Gordon has been sea fishing and cooking since childhood. He loves coming up with tasty ways of cooking his fresh catch when he gets home.
What Is Whiting? An Underrated Fish
Whiting is a name given to different types of fish around the world. The whiting featured on this page is also commonly known as English whiting and is native to the Northeast Atlantic Ocean.
It's nothing short of a travesty that whiting is often hugely underrated as an eating fish, and particularly that it is a species which is adversely affected by the horrific discard process in the North Sea. In fact, an estimated two-thirds of all whiting caught by trawlers in this part of the world are dumped back in the sea—dead!—due to the lunacy of European Union fisheries policies.
How Good Is It?
So how good an eating fish is whiting? Words like 'awesome,' 'delicious,' or 'fabulous' don't even scratch the surface in describing the eating experience that the humble whiting affords.
A cousin of the Atlantic cod, whiting is similar in many ways to its severely endangered and overfished relative. But whiting is considerably more delicate in both texture and flavour. This means that, although whiting is the perfect sustainable substitute for cod in many recipes, we have to be careful to not overwhelm its delicate taste or cause it to break up due to inappropriately extensive or robust cooking techniques.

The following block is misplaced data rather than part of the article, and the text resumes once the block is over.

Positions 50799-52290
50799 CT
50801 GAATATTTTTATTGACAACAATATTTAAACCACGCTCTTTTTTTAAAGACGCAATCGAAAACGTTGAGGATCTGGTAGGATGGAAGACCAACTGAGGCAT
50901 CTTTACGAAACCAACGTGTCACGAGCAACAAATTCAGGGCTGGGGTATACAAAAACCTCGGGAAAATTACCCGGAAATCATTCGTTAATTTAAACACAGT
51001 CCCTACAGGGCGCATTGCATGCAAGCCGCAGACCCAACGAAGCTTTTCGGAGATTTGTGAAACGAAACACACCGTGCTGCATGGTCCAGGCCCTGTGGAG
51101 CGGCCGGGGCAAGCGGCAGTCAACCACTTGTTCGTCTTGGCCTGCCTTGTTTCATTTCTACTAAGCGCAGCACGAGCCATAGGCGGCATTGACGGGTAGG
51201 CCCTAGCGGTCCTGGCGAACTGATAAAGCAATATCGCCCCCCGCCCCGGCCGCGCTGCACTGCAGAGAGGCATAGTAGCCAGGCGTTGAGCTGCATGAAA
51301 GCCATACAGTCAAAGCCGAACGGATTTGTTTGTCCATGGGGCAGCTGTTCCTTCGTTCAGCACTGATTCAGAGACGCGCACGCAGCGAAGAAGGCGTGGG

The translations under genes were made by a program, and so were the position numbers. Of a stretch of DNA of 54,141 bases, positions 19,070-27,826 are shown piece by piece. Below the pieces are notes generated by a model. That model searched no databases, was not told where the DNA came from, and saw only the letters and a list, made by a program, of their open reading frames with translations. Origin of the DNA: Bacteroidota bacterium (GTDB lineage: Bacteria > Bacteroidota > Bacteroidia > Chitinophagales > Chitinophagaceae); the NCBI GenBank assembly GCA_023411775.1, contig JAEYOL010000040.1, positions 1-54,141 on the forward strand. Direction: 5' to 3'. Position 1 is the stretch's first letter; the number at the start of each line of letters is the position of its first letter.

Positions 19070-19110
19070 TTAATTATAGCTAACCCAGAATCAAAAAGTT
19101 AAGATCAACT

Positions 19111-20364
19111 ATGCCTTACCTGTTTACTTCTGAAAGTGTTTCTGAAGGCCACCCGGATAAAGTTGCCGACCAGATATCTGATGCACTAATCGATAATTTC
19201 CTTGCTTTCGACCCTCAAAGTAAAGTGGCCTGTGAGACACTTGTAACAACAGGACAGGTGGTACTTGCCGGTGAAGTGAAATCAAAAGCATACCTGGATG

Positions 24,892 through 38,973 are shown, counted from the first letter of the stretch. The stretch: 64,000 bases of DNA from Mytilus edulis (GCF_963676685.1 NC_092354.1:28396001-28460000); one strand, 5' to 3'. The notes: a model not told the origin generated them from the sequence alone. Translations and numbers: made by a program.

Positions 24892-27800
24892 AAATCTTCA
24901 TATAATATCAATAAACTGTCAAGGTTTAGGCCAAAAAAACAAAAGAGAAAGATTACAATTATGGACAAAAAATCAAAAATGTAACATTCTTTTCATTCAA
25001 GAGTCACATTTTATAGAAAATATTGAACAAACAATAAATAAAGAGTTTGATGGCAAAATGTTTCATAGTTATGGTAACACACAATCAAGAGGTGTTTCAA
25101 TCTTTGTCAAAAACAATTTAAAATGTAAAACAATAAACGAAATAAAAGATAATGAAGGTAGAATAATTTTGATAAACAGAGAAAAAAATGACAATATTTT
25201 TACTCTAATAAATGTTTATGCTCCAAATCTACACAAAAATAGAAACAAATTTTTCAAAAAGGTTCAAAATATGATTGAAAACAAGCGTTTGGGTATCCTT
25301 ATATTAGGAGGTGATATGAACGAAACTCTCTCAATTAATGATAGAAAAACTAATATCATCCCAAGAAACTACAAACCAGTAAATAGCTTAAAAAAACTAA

This page looks at a few very different ideas for whiting recipes for you and your family to enjoy. This includes:
- Puff pastry of whiting with new potatoes, carrots, and peas
- Whiting fish pie with garlic fried beans and sweet corn
- Pan-fried fillet of whiting in bread crumbs with real chips
- Links to other great whiting recipes on HubPages and around the web
Lastly, should you need any further motivation—aside from the taste and sustainability factors—you are likely to find that whiting in your fishmonger's or supermarket is considerably less expensive than cod.
Puff Pastry Parcel of Whiting With New Potatoes, Carrots and Peas Recipe
Note: This recipe was very much an experiment and a slightly risky one in that that there was a very real danger the delicate whiting could become overcooked during the time required to cook the pastry. Happily, that was not the case, and the result was very successful—the whiting was perfectly cooked and the overall effect: delicious.
Ingredients Per Serving
- 1 fresh whiting fillet
- 9” by 9” of puff pastry (approx 1/8” thick) Note: Try to buy pre-rolled puff pastry. This will make your job a lot easier.
- 3 small sprigs of fresh dill
- Baby new potatoes as desired
- 2 tbsp frozen peas
- 1 small carrot
- Little bit of butter and more fresh dill to season the potatoes
- Sea salt
- Beaten egg for glazing
- Add the potatoes to a pot followed by enough cold water to ensure they are fully covered. Season with a little sea salt. Bring the water to a boil and reduce the heat to simmer for 25 minutes until the potatoes are soft.
- Cut the whiting fillet into six or eight pieces (depending on size) and arrange it on one half of the pastry, leaving a 1" border, as shown in the pictures.
- Season the whiting with sea salt and lay the fresh dill sprigs on top.
- Glaze the border of the pastry with beaten egg and fold over the top half of the pastry, crimping the edges carefully to seal.
- Place the parcel on a lightly greased baking tray or sheet and glaze with more beaten egg.
- Make a couple of slits in the top with a sharp knife to allow steam to escape during cooking.